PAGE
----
Baked’s Lady Praline Chiffon Cake was a pleasant surprise to make, as it wasn’t especially difficult to whip together, and I really enjoyed the end result.  The dry ingredients and wet ingredients are put together separately, then hand-mixed together.  Don’t worry if you can’t find pecan liqueur – chances are pretty good that unless you live in the south or in a city with specialty food or liquor stores, you won’t.  I used a nice heaping tablespoon of amaretto… and even after baking the cake, I feel it could have used more (hmmm… maybe an extra drizzling of amaretto on each slice?  Why not?  It’s a tasty idea!)  It definitely would have felt more ‘southern’ to have the pecan flavor, so if you have access to it – by all means, stay true to the recipe and tell me your thoughts.

As for whipping egg whites, let me share a tip that was once taught to me, and one that I have stuck to: once you’ve started whipping those whites in the mixer, don’t walk away and check your email or start a long chat on your phone.  Keep an eye on them.  You want them to form a nice, stiff peak.  Take about a third of the whipped whites and fold them into the wet ingredients gently.  Don’t stir with a heavy hand – you want to initially ‘lighten’ the batter.  Add the remainder of the whites and keep using a gentle touch when folding them in.  Don’t worry if there are still some white lumps of whipped egg white in the batter – it’s okay!  It will all even out in the end.

Cut to show wonderful texture!

The result?  A delicate, buttery, delicious chiffon cake that is light, elegant, and slighty ethereal with a whisper of orange from the zest and a lightly sweet aftertaste of almond from the amaretto. It’s really a nice snacking cake that is easy to cut (use a good serrated knife) and eat on its own – or dress it with fruit or berries and whipped cream.  It could stand up to being the base cake for a trifle.  I may even attempt toasting it.

Like a chiffon gown, it’s extremely ladylike and fashionable – or, at least, it ought to be.  I can see fancy southern women sitting on a verandah enjoying a piece or two with some sweet tea or coffee in dainty china cups.  Maybe we can bring back the chiffon cake?  I say we give it a go.

For the recipe, visit:

Getting Baked

My version of Baked’s Chocolate Coffee Cake with Dark Chocolate Ganache

As most of you know by now, I’m a bit of a baking book fanatic.  If you were to wander into my kitchen and look at my cookbook-case, you would just shake your head.  Sad, perhaps, but true: most of my collection is comprised of baking books. Definitely more sweet than savory.  I have some tried and true favorites – among them Ina Garten (love her recipes, but have gotten a little tired of her personality and show), Alice Medrich (a dessert and chocolate goddess), Martha Stewart (yes, I confess, I like Martha – she appeals to the perfectionist in me), and most importantly: Matt Lewis and Renato Poliafito.  These two hold a pretty high place of prominence on the top shelf.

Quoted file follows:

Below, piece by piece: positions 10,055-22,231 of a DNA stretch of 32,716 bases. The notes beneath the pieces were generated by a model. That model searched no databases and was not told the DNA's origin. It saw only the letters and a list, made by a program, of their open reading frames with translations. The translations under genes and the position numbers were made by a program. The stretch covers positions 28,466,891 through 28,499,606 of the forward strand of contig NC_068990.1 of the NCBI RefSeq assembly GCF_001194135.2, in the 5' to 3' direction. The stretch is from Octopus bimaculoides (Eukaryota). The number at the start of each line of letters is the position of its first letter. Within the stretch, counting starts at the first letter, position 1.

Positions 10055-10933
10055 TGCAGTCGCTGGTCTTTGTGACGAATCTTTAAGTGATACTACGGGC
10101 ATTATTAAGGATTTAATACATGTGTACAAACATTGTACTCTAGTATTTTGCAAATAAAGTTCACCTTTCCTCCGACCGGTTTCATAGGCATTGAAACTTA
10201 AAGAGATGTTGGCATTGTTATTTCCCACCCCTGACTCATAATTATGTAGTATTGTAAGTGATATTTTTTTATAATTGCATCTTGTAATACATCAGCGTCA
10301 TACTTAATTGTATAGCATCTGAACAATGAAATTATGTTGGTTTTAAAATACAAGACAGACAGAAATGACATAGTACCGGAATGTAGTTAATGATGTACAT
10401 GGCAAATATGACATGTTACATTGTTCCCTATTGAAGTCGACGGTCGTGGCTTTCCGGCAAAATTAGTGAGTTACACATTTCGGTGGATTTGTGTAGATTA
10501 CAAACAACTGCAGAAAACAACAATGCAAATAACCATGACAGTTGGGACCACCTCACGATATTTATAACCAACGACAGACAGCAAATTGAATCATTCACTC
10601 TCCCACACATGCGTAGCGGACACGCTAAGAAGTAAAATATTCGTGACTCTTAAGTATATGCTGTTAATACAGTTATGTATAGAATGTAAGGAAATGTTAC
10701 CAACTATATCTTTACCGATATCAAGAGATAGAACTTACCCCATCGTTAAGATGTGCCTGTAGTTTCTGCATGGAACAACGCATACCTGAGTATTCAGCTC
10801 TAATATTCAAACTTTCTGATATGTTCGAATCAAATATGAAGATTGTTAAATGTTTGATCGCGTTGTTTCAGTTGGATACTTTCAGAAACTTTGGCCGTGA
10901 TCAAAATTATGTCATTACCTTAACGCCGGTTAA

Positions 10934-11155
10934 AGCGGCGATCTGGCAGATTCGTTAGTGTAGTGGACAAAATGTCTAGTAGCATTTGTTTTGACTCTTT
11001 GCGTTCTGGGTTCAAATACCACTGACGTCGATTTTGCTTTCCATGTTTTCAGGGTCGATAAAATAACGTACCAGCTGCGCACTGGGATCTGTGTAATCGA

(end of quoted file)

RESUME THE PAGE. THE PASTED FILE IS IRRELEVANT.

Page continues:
My heroes: Matt Lewis and Renato Poliafito of Baked

Matt and Renato are the co-owners of a fabulous little bakery called Baked, in the Red Hook neighborhood of Brooklyn.  I cannot exactly pinpoint when this dynamic duo came across my radar, but when they did – let me just say that I sensed that we were kindred spirits.  I love their pure, unadulterated love and passion for baking exploration; for turning the classic American dessert on its ear and making something super-extraordinary of it. I have yet to visit their immensely popular bakery (I believe most bakers now would call it a ‘mecca’ while visiting NYC), but my boyfriend Jake has – and he has even met Renato in person (I’m completely jealous).  I will get there eventually.  Oh yes, I will.

Fortunately for us bakers, we can still have a taste of Baked’s amazing baked goods and desserts at home.  Matt and Renato have generously shared a treasure trove of their recipes in three beautiful baking books: Baked: New Frontiers in Baking, Baked Explorations: Classic Desserts Reinvented, and most recently, Baked Elements: Our Ten Favorite IngredientsIf I were to classify all of my baking books in order of importance, the Baked books would be pretty high up there – in fact, they could almost be considered among my baking bibles.  They are that good.  As Deb Perelman, creator of Smitten Kitchen, states in her back-cover blurb of Baked Elements: “Nobody, nobody has a better grasp on the kinds of recipes that make people happily gum up the pages of a book with cookie dough or retire their grandmother’s famous recipe for cinnamon rolls (because it didn’t include pumpkin) than the Baked guys.  This book is full of the stuff of American bakery-case dreams.”  I couldn’t have said it better.  The pages of my Baked Elements are ready to be gummed up.

My version of Baked’s Sweet & Salty Brownies